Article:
The federal reserve has increased interest rates, and is expected to do so again next month in its ongoing efforts to reduce inflation.
Tennessee Tech College of Business Dean Thomas Payne said it will have a big economic impact, but a necessary one. He said as rates increase, the price of goods will decrease.
“This is their way of attacking inflation and it will come at a cost,” Payne said. “And that cost is economic growth, economic activity, and of course higher costs for borrowing in the housing markets. So those are some of the concerns weighing not only on economists’ minds, but on the mind of those who have to manage a household budget.”
Payne said the consumers are starting to feel the pinch they see the impact on grocery bills, gas bills, and other finances. He said one of the biggest impacts has been on home mortgages. With the fed tightening and with the increase in rates, 30-year mortgage rates have doubled in the last year.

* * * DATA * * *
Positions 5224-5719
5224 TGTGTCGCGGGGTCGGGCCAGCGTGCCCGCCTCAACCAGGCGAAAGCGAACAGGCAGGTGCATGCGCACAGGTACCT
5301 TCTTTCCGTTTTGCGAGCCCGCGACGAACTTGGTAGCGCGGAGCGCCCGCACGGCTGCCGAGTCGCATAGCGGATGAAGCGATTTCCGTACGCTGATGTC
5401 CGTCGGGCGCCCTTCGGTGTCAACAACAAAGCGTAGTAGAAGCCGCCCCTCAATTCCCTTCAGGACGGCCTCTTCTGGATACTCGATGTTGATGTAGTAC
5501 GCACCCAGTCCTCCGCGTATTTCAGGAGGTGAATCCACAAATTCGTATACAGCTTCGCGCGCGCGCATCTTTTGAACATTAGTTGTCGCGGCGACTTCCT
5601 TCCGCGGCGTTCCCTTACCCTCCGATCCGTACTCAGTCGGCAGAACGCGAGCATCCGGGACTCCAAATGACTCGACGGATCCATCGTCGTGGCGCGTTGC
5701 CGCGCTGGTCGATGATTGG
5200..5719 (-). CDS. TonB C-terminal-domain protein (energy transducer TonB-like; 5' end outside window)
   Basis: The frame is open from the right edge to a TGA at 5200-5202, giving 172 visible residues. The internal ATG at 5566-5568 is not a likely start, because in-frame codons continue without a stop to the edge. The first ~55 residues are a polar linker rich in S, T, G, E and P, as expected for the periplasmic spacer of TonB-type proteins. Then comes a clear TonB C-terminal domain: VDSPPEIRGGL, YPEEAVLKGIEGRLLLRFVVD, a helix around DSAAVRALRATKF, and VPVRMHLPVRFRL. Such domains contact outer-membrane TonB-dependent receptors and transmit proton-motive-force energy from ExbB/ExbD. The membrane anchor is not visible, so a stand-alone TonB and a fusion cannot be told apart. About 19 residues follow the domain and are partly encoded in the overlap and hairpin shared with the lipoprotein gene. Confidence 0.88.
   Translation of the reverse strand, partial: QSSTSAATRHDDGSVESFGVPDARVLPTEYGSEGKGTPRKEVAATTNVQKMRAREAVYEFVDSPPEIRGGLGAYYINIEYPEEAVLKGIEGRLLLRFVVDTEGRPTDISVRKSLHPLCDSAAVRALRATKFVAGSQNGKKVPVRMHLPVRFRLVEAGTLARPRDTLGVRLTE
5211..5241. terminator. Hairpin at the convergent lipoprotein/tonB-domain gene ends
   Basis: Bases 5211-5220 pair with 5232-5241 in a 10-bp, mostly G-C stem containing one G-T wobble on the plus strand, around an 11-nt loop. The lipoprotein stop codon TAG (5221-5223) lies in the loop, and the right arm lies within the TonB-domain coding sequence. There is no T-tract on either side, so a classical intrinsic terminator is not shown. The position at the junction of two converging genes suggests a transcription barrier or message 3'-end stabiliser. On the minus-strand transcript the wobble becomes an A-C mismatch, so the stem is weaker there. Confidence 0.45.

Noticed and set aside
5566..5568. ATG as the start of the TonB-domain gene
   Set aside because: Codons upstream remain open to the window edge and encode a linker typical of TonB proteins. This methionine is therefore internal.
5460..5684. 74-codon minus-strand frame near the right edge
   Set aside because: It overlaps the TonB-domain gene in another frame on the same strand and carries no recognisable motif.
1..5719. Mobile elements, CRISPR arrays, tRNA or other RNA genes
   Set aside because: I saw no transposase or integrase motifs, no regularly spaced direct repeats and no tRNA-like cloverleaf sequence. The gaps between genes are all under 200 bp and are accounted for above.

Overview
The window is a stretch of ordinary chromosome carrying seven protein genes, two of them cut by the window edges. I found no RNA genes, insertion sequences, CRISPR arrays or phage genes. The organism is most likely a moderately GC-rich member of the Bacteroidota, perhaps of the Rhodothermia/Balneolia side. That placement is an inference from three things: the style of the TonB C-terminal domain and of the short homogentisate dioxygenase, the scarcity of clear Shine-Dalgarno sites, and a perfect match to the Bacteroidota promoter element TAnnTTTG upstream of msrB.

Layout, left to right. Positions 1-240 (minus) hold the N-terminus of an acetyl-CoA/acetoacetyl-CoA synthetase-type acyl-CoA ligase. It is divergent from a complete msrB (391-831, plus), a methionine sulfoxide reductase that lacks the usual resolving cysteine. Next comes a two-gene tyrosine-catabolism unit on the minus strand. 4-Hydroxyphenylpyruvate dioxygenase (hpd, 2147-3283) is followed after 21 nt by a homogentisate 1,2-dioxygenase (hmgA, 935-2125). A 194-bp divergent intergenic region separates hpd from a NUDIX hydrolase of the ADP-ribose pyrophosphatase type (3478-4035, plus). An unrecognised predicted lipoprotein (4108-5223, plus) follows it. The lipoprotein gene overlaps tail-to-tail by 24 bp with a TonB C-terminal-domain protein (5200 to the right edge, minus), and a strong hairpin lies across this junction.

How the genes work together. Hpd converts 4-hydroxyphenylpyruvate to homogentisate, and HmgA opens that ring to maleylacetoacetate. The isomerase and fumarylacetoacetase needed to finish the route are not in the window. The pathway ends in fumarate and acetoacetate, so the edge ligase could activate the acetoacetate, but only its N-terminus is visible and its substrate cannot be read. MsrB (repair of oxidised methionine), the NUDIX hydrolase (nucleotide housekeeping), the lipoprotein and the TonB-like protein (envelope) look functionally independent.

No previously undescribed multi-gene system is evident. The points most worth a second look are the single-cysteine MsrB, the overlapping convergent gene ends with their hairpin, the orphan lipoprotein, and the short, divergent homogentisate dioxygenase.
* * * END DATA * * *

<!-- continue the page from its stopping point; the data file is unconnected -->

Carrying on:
Payne said that these interest rate efforts come as a part of the federal reserve trying to play catch up after COVID. He said with so much fiscal stimulus over the last few years, the county got overextended on that side.
“We’ve driven up the demand for goods and services and as we’ve done that and as the federal reserve has accommodated that demand by keeping interest rates too low for too long, it has sparked inflation,” Payne said. “Now on the monetary policy side, they are contracting the money supply and driving up those rates and trying to put out that inflationary fire. Some of that is still going on the fiscal policy side, so it’ll be nice to get those two working together, drive down inflation, and get back to some pattern of normalcy.”
Payne said the fed’s target is two percent, and has been operating at eight percent. He said the federal reserve will continue to increase rates until they see a light at the end of the tunnel. At that point, they may slow the point of an interest rate increase.
At the same time, there will be more responsibility on the fiscal side of the government. Payne said eventually, the deficit spending will reduce and make the fed’s job a little easier.